New ethics standards will affect planning commission
AVON — The council is expected to pass an ordinance soon revising the qualification standards for council members and planning commissioners. Chief among the revisions is a standard stating that employer-employee or supervisor-subordinate relationships disqualify candidates from being eligible for the boards they are seeking.
Recently, two Avon planning commission members disclosed their employer-employee relationship, and they could be affected by the new qualification standards. Commissioner Chris Lubbers was hired as the ECO Transit & Trails director on Aug. 31, making him a supervisor to fellow planning commission member Jared Barnes, a planner with ECO Transit & Trails.
“I commend you guys for bringing this up,” Planning Commission Chairman Jim Clancy told Lubbers and Barnes at their Oct. 20 regular meeting. “I don’t know that it would have come up had you not have brought it up.”
Town attorney Eric Heil says he’s currently in the process of drafting an ordinance that would change the qualification standards.
“I haven’t really seen that restriction elsewhere, so I don’t have any examples of how it works or how it would get applied,” Heil said.
The discussion of employer-employee relationships came up a few months ago as Avon was revising its code of ethics, an item the current council said it wanted to make a priority after being elected in November 2014.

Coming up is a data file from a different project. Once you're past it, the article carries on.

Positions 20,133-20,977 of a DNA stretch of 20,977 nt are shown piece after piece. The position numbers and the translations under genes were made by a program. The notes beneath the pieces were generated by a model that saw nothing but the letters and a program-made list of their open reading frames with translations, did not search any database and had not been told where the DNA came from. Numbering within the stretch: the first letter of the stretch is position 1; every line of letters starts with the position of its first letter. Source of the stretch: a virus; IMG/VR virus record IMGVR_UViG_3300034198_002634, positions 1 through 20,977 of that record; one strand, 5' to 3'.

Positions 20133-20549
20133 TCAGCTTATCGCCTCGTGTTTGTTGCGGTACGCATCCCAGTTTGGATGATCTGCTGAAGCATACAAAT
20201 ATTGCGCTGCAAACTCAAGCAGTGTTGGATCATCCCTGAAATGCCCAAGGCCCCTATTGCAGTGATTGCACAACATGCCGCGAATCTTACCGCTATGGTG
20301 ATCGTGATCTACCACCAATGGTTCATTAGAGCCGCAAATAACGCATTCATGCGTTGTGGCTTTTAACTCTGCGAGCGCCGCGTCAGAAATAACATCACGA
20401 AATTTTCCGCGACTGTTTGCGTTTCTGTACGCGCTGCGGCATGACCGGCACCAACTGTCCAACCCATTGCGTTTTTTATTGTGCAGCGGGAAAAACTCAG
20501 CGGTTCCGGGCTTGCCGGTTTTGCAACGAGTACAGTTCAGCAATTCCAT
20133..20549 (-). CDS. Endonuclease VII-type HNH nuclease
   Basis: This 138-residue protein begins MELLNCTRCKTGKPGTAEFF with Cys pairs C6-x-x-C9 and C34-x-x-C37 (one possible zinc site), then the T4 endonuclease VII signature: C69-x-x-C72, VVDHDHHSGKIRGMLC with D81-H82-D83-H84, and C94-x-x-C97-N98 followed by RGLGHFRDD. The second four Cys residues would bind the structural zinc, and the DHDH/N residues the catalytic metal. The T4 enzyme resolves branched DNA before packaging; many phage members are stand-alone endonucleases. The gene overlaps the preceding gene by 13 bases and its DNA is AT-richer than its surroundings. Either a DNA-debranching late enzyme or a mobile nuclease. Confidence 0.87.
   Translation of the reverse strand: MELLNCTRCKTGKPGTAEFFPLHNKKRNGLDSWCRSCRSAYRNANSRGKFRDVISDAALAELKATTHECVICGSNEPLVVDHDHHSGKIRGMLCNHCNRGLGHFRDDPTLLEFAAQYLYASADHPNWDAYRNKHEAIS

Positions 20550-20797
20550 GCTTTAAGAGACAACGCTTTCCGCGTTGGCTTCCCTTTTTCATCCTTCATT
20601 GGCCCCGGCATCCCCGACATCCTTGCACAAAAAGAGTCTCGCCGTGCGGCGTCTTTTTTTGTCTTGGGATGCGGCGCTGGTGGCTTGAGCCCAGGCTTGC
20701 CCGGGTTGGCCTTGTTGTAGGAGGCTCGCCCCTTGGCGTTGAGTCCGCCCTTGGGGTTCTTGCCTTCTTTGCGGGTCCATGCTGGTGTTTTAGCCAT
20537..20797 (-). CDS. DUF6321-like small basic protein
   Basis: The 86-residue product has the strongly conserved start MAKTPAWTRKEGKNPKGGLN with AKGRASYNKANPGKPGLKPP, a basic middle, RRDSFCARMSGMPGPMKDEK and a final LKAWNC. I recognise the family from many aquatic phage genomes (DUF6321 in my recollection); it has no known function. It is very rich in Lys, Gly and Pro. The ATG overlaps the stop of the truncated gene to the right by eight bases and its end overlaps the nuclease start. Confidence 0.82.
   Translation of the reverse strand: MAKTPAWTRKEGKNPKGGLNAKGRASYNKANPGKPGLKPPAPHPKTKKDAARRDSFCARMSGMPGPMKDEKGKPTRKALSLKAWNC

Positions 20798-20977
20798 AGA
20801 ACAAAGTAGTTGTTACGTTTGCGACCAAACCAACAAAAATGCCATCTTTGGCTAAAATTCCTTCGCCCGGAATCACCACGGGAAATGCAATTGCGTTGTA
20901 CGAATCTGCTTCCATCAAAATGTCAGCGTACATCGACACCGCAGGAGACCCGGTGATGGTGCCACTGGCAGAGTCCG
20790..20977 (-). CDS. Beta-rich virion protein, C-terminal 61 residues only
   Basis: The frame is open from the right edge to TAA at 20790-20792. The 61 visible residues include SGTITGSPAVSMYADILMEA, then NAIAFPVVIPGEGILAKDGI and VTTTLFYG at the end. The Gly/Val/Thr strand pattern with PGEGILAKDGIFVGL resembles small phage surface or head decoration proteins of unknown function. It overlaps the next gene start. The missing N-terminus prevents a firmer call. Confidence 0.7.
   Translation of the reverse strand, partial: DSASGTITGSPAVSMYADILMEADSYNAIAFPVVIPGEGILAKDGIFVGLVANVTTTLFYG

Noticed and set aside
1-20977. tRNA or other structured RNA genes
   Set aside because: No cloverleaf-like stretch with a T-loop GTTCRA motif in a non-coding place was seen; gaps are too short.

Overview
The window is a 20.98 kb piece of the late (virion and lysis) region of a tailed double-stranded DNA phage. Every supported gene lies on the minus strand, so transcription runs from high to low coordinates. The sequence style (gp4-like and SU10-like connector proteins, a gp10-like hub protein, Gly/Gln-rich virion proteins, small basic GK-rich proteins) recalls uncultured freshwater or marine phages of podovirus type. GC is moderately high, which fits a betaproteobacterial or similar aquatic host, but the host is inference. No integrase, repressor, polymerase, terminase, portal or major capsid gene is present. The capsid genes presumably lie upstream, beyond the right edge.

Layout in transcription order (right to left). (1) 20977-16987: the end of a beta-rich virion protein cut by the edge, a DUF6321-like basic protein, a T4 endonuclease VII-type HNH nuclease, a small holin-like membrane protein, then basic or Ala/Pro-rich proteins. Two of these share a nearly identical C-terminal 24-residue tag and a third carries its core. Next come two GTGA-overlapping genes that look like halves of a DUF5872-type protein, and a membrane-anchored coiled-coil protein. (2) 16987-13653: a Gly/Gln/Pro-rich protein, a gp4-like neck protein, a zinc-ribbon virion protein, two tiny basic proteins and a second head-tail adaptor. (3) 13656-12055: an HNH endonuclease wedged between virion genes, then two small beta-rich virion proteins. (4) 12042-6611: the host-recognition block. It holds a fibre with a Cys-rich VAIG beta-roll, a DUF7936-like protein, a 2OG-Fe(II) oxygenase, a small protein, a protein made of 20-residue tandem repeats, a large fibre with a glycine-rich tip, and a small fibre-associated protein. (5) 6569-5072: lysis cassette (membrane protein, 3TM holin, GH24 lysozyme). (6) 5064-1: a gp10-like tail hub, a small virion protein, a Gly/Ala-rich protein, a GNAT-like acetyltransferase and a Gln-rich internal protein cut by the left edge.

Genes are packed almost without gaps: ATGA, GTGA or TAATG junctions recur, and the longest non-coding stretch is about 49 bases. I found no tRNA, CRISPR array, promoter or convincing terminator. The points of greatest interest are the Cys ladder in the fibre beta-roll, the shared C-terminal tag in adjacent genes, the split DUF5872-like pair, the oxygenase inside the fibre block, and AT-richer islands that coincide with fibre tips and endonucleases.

The previous council had an employer-employee relationship between Evans-Chaffee Construction Group employees Chris Evans and Todd Goulding, which was among the subjects examined in an independent investigation of those council members by attorney Scotty Krob. Krob found no wrongdoing or appearance of impropriety, but the investigation prompted the new council to take measures to avoid a similar circumstance in the future. Among the changes to the ethics code, business owners who sit on the Town Council can’t do any business with the town.
The employer-employee relationship issue, it would seem, would have been another change pertinent to the town’s code of ethics. Not so, says Heil.
“The code of ethics is really about specific circumstances, and if you’re talking about a relationship where you’re never going to be qualified to vote on anything, then that’s really more of a qualification issue, not a conflict of interest issue,” Heil said.
Barnes said he agrees with the council’s point of view.
“I think it’s a pretty reasonable request,” he said.
Upon passage of the ordinance, which is expected to come before the end of the year, either Barnes or Lubbers will likely have to resign or they will both be disqualified from the commission.
“That’s my thinking, to keep it simple, rather than choose between two people as to who stays on or goes off, if you’re both on, and there’s this relationship that disqualifies you, then you’re both off,” Heil said. “If they want to figure out between them, who’s going to be on or off, then the issue goes away.”
an opportunity to develop land at the edge of town, within eyesight of Interstate 70, has town officials excited about the potential for a long-lasting revenue infusion.